Mind you, the Clippers were without Zach Randolph (serving the second game of two-game suspension), Al Thornton (sore right foot), Marcus Camby (ear infection), Chris Kaman (left foot), Brian Skinner (right foot) and Mike Taylor (right thumb). And Baron Davis was playing with a "painful toe injury." So that sort of explains why The Other L.A. Team went into "roll over and die" mode. And Daniel T. sent in the following picture, which provides the perfect graphical representation of the Clipper -efense:
New defensive strategy: It's called "Stand and Watch."
The Los Angeles Lakers: Barely beating the Al Jefferson-less Timberwolves is kind of like me nearly losing a spelling bee to a head wound patient. The Wolves shot 50 percent, hit 10 threes and finished with 108 points against L.A.'s "improved" defense. It's gotta drive Lakers fans crazy, the way they play down to their competition.
Kobe Bryant: Basketbawful reader Mick Dundee said: "Did you see Kobe nearly blow that game against the Timberwolves? Missed an open layup in the crunch and then nearly got stripped before launching a stupid, stupid leaning three that Lamar Odom cleaned up with a tip-in. His teammates really bailed him out of that one. I think for nearly every great final quarter Kobe has, there is an equally boneheaded one." I officially have no comment.
The Detroit Pistons: Yesterday's blowout loss in Cleveland was the Pistons' sixth straight and the 15th in their last 20 games. They're now .500 (27-27), barely clinging to the East's seventh playoff spot and they just started a five-game road trip that also includes matchups in Miami, New Orleans, Orlando and Boston. In other words: Trouble. Said the Not-Answer: "We stunk the gym out. We acted like strangers out there tonight." Is their a scale out there that can measure how much Joe Dumars would love to have Chauncey Billups back? I doubt it.
Update! Allen Iverson: (Found via TrueHoop) First A.I. has a King Crab dunk blasted off his noggin...
Sunday lacktivity report: Chris wraps up a weekend of extreme lacktion.
Celtics-Suns: With Patrick O'Bryant being sent off to Toronto to form the Little Three of Lacktivity, the Celtics appeared to be shying away from having an extra human victory cigar on hand, an early analysis bolstered by KG's ankle problems. Yet this monumental trade (which assembled a force not to be reckoned with for the Craptors) may have taken place because of a hidden gem up Danny Ainge's sleeve! J.R. Giddens, the 2008 first-round pick for the Celtics, was recently recalled from Boston's D-League affiliate (the Utah Flash!) and wasted no time making a non-impact by beginning a wealthy career in the Association with a nationally televised 1.4 trillion cashout! This impressive debut no doubt will put him in the running for the lacktator rookie of the year award, as an even stronger stat line of snooze than Nathan Jawai's first NBA minutes! And Gabe Pruitt stepped up to the plate in a bigger role of boredom for Boston by bricking a three and giving Phoenix the rock for a +2 suck differential in 5:19.
Solar power however wasn't exempt from the ledger today as Alando Tucker and Courtney Sims spent 1:59 on the court together, each putting out a +1 via turnover in an interesting example of synchronized lacktion. Courtney's turnover also guaranteed him a Madsen-level Voskuhl of 1:0.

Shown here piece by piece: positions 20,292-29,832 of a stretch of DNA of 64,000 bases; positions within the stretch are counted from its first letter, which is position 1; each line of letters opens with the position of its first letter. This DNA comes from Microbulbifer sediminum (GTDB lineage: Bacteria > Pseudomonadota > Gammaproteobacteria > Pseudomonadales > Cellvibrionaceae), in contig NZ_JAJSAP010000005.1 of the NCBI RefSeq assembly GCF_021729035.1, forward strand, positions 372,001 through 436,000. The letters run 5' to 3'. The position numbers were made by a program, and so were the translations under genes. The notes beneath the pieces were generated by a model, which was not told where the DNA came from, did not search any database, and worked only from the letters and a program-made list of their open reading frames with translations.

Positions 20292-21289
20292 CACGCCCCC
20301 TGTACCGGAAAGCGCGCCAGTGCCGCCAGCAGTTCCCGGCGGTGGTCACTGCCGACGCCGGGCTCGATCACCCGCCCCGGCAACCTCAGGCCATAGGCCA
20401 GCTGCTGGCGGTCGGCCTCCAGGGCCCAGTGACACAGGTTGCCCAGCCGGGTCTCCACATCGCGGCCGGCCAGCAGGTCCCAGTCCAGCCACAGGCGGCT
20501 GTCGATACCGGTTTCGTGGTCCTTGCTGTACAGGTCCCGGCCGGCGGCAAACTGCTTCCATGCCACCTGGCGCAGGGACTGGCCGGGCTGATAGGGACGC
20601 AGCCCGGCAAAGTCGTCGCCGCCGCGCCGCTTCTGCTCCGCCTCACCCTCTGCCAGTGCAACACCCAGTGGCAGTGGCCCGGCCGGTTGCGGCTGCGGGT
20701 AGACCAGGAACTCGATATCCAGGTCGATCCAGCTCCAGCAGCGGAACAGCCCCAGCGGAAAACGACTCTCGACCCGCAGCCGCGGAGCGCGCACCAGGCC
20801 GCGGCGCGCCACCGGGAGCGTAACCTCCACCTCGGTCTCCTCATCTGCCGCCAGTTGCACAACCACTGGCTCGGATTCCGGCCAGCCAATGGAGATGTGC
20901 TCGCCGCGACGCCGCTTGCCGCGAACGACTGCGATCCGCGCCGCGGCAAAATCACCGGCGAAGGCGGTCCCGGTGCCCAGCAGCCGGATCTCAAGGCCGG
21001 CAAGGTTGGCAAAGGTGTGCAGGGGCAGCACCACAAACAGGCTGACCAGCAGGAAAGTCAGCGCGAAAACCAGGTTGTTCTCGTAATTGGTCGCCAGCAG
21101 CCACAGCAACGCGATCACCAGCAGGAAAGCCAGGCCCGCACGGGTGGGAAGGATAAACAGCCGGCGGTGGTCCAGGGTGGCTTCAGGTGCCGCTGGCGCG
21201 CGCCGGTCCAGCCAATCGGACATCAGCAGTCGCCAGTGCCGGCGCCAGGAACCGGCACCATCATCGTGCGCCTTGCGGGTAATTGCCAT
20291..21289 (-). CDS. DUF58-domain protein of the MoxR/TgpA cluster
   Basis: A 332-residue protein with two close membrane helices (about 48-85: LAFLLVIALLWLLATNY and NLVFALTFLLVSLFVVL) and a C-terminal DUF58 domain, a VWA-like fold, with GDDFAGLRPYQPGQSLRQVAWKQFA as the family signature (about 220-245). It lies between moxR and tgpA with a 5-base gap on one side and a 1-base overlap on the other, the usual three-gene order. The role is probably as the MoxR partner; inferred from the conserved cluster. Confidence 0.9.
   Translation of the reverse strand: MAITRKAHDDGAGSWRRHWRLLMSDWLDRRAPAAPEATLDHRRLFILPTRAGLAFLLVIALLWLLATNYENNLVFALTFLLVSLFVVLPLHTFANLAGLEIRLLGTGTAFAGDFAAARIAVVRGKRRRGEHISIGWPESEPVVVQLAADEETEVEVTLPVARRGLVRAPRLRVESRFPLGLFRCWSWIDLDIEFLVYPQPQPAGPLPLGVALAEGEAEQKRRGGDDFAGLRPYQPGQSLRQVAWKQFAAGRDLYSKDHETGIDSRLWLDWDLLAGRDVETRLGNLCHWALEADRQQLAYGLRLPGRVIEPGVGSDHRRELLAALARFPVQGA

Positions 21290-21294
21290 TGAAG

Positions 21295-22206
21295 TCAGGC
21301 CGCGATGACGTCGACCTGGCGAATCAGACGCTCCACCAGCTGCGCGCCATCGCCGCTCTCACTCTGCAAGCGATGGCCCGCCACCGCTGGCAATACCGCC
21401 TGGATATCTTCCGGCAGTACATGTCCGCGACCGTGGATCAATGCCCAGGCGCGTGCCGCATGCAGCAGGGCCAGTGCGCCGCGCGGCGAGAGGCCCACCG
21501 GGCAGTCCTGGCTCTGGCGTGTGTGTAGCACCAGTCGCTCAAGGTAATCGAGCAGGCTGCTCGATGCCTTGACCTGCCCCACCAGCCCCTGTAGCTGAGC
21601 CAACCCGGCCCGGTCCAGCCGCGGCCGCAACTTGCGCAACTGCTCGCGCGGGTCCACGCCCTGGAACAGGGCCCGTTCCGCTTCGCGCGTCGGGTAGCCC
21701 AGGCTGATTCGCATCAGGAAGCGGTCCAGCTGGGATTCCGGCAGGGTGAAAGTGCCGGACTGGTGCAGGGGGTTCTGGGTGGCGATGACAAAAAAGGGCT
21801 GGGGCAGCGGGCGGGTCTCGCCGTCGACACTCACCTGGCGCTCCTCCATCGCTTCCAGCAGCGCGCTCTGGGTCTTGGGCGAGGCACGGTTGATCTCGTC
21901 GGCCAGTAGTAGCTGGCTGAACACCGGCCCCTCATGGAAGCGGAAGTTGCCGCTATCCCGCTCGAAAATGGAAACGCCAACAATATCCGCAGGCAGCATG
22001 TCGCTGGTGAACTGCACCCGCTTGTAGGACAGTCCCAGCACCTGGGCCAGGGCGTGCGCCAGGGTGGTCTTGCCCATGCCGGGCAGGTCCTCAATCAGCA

Bobcats-Rockets: Dikembe Mutumbo's days as a defensive force in the Association are long gone, but that doesn't mean he can't be recycled as a human victory cigar, smoking out a Madsen-level Voskuhl of 3:1 (2 giveaways and a singular foul against 1 rebound) in his failtacular 4:12 on the hardwood.
Nuggets-Bucks: Eddie Gill got to enjoy a new privilege tonight at the M.A.S.H. Unit: a dusty old Famicom to pass the time during his inpatient stay, with a 54 second Mario!
Heat-Magic: Sure, D-Wade's 50 points took the headlines, but hidden underneath that performance was another semi-notable storyline: the failure of Joel Anthony to produce any meaningless lacktion, ruining a three-foul run with productivity on the glass and successful defense. Thus their Miami teammate Jamaal Magloire had to do the not-so-dirty work in garbage time, cleanly spending 3:31 on the floor with a foul and missed shot for +2 (which also counted as a 1:0 Madsen-level Voskuhl!). Orlando's Jeremy Richardson gave the home team their human victory cigar, missing his only shot attempt for +1 in 1:38.
Lakers-Wolves: DJ Mbenga got in the way of a shot the same way he recently served as an obstacle to Chris Mihm's fist. This block denied him a suck differential. However, with no boards or shot attempts, his 3:08 at the Target Center punched his ticket into the world of mediocrity with a 1:0 Madsen-level Voskuhl via foul.
Pistons-Cavs: With 4:12 left in the nationally televised late game, JJ Hickson was crawling nicely into an on-court coma when he attempted to ruin it with a basket - only to accrue a suck-saving 24 second violation! Then he threw the rock at Darnell "Lacktion" Jackson who nervously came close to an assist; Jackson smartly aimed for the rim to prevent Hickson from pinching out a productive statistic.
Unfortunately, a minute or two later, Hickson then grabbed the ball from the rim for a debilitating offensive board, boiling out any last chance at non-notability. Compounding the disappointment was the ultimate stat curse: The ESPN commentators mentioned the fans' free taco excitement (with Cleveland at 99 points) on the last possession RIGHT before Mike Brown ordered Hickson to deny the crustacean crowd their reimbursable dinner. With this extended lacktivity lost, the Crabs looked down the bench and luckily located Lorenzen Wright, whose undersea exploration unlocked a treasure chest of 2.4 trillion as the game ended!